Most Popular Stories
Discover News By District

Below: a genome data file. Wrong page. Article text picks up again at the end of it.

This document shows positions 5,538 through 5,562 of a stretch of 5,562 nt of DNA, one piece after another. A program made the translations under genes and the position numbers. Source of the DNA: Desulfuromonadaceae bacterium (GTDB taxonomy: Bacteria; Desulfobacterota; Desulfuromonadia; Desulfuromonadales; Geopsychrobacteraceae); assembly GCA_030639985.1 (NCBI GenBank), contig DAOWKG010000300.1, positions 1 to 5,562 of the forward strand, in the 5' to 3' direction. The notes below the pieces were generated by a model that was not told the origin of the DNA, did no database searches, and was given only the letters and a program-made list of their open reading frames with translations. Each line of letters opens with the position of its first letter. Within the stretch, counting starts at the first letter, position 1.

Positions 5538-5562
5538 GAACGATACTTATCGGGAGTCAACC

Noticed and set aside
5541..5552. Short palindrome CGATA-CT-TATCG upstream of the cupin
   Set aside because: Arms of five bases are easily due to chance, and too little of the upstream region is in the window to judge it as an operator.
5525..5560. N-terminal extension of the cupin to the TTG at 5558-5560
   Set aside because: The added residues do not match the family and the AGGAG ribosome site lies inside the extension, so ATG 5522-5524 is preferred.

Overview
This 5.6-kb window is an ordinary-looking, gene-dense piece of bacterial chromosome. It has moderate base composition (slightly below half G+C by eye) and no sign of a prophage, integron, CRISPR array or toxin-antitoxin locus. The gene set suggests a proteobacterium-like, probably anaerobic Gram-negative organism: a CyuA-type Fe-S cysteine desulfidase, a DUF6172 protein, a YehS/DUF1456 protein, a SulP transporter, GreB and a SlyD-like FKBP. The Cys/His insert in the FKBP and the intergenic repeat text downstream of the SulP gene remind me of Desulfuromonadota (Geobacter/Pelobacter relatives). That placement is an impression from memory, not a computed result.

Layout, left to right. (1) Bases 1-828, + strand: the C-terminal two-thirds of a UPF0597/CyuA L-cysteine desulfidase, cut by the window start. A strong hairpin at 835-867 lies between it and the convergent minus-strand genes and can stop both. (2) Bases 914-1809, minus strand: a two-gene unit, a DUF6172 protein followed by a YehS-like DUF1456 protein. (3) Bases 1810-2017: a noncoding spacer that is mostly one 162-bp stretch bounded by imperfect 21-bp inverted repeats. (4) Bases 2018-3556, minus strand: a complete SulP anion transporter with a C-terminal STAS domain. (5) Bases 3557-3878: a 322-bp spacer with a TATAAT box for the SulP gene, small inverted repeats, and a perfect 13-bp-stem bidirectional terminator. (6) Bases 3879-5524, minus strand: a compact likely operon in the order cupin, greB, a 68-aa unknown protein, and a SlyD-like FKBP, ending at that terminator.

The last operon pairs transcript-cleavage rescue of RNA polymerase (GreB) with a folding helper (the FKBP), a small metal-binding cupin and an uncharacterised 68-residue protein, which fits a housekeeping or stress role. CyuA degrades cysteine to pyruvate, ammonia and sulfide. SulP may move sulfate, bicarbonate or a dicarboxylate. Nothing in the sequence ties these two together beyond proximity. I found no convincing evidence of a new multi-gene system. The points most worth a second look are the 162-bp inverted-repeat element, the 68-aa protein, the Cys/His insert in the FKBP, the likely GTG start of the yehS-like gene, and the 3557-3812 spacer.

Landowner plans both single-family and multi-family units